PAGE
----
• Establishment of a scholarship for service members who have served in a combat zone to seek professional degrees in behavioral sciences to provide assistance to active and former service members afflicted with psychological mental health conditions connected with traumatic events during combat;

• Creation of a program to employ and train combat veterans as psychiatric technicians and nurses to provide counseling for active duty service members in immediate need of treatment;

• Establishment of an annual joint review and report on the effectiveness of re-integration programs from the Department of Veterans Affairs and the Department of Defense.

Additional original co-sponsors of the bill include Sens. Sam Brownback, R-Kan., Susan Collins, R-Maine, Chuck Grassley, R-Iowa, Claire McCaskill, D-Mo., Jeff Merkley, D-Ore., Barbara Mikulski, D-Md., Lisa Murkowski, R-Alaska, Chuck Schumer, D-N.Y., Arlen Specter, D-Pa., and Mark Udall, D-Colo. 


DEPARTMENT OF DEFENSE, SENATE COMMITTEE OPEN INVESTIGATIONS INTO FORT HOOD KILLINGS


Defense Secretary Robert Gates announced that former Army secretary, Togo West, and former chief of naval operations, Adm. Vernon Clark, USN, Ret., will a co-chair a broad Pentagon review of the circumstances surrounding the Fort Hood shootings and report back its findings in 45 days.
Gates said, “As part of this review, each service will appoint a senior officer to work” with the two.  Adding, “The Army will conduct a more in-depth detailed assessment whether Army programs, policies and procedures reasonably could have prevented the Nov. 5 shootings.”  That assessment will be included in the longer-range DoD review that is expected to take up to six months to complete.

The Defense Department announcement was the latest step in clarifying the circumstances surrounding the shootings at Fort Hood that left 12 soldiers and one civilian dead and dozens wounded.   Maj. Nidal Hasan, an Army psychiatrist, has been with charged with 13 counts of murder in the wake of the attack.  He is recovering from wounds at Brooke Army Medical Center in San Antonio.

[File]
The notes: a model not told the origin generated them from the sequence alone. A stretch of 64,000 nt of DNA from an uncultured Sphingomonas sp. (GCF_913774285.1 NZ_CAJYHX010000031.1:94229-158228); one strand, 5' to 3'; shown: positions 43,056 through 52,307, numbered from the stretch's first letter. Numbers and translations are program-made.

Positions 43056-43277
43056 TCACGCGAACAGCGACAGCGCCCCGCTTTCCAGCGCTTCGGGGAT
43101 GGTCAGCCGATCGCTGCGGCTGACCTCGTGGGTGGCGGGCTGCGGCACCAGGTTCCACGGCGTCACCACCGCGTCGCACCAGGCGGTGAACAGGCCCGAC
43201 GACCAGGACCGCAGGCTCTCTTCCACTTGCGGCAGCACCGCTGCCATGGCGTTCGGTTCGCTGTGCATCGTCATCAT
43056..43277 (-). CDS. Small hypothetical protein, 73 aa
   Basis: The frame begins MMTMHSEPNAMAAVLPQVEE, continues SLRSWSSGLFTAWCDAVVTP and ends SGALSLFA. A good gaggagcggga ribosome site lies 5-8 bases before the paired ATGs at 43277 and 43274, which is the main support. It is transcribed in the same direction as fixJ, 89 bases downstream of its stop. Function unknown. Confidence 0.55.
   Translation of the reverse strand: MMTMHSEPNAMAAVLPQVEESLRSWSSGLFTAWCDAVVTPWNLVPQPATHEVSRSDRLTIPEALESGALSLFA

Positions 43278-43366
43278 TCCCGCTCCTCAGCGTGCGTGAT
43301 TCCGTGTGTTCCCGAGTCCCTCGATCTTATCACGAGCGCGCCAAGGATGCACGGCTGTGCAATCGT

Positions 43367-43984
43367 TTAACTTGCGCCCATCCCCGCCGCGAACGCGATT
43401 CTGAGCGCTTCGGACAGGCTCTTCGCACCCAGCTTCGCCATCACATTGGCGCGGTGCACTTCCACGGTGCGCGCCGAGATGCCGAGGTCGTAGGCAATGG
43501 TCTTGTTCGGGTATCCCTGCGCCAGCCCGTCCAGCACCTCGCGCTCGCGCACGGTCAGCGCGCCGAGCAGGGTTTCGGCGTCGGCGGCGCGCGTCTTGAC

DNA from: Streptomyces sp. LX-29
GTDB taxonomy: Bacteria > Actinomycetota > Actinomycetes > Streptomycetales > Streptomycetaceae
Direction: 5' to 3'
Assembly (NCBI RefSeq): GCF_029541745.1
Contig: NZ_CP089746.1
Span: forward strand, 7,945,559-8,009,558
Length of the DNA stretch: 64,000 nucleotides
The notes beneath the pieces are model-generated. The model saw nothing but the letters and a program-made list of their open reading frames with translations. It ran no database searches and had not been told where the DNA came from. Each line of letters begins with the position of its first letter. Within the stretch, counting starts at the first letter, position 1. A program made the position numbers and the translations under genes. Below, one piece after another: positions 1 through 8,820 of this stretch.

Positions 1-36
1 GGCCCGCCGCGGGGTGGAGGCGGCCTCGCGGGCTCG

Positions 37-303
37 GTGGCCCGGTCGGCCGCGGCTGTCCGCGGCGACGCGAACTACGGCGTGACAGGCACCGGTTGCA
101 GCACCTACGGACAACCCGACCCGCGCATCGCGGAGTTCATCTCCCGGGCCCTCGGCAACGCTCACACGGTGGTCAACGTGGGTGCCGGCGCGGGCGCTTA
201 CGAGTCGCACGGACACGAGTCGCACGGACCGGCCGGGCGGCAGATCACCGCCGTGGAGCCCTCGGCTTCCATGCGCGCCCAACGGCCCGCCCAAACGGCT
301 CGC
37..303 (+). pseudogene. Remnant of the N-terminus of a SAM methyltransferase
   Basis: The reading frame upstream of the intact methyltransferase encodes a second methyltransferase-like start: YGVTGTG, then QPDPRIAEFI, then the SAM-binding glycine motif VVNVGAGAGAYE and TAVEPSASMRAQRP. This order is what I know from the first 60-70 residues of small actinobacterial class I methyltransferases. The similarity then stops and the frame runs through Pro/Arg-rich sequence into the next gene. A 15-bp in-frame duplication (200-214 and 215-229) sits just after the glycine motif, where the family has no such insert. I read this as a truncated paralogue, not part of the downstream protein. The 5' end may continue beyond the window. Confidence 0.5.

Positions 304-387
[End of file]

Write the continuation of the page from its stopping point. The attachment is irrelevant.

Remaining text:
Gates said West and Clark will also assess personnel reliability programs, medical screenings, release and discharge policies and procedures.  They also will “examine the sufficiency of both the department’s domestic physical security program [and] its emergency response capabilities for mass casualty events at our facilities.”

Gates said that the initial review is “almost entirely separated from the criminal investigation” because it is concentrated on security concerns and responding to mass casualty events.

Also probing the killings is the Homeland Security and Governmental Affairs Committee who opened their investigation with testimony from witnesses expert in the military, Islamist extremism and self-radicalization, and federal intelligence collection and information sharing.

"We will look at the Fort Hood murders not as an isolated event, but as part of a larger pattern of homegrown terrorism that has emerged over the past several years," said Committee Chairman Joseph Lieberman, ID-Conn.  "Our purpose is to determine whether that attack could have been prevented, whether the federal agencies and employees involved missed signals or failed to connect the dots in a way that enabled Hasan to carry out his deadly plan.  If we find such errors or negligence we will make recommendations to guarantee, as best we can, that they never occur again."

After acknowledging the intelligence information-sharing improvements made in the wake of 9/11, Susan Collins, R-Maine, the ranking member said, "The shootings at Fort Hood may indicate that communication failures and poor judgment calls can defeat systems intended to ensure that vital information is shared to protect our country and its citizens.  The case also raises questions about whether or not restrictive rules have a chilling effect on the legitimate dissemination of information, making it too difficult to connect the dots that would have allowed a clear picture of the threat to emerge.

Since 2006, the Committee has held 10 hearings and issued a report on the phenomenon of violent Islamist extremism and self radicalization in the U.S., and the role the internet plays in both.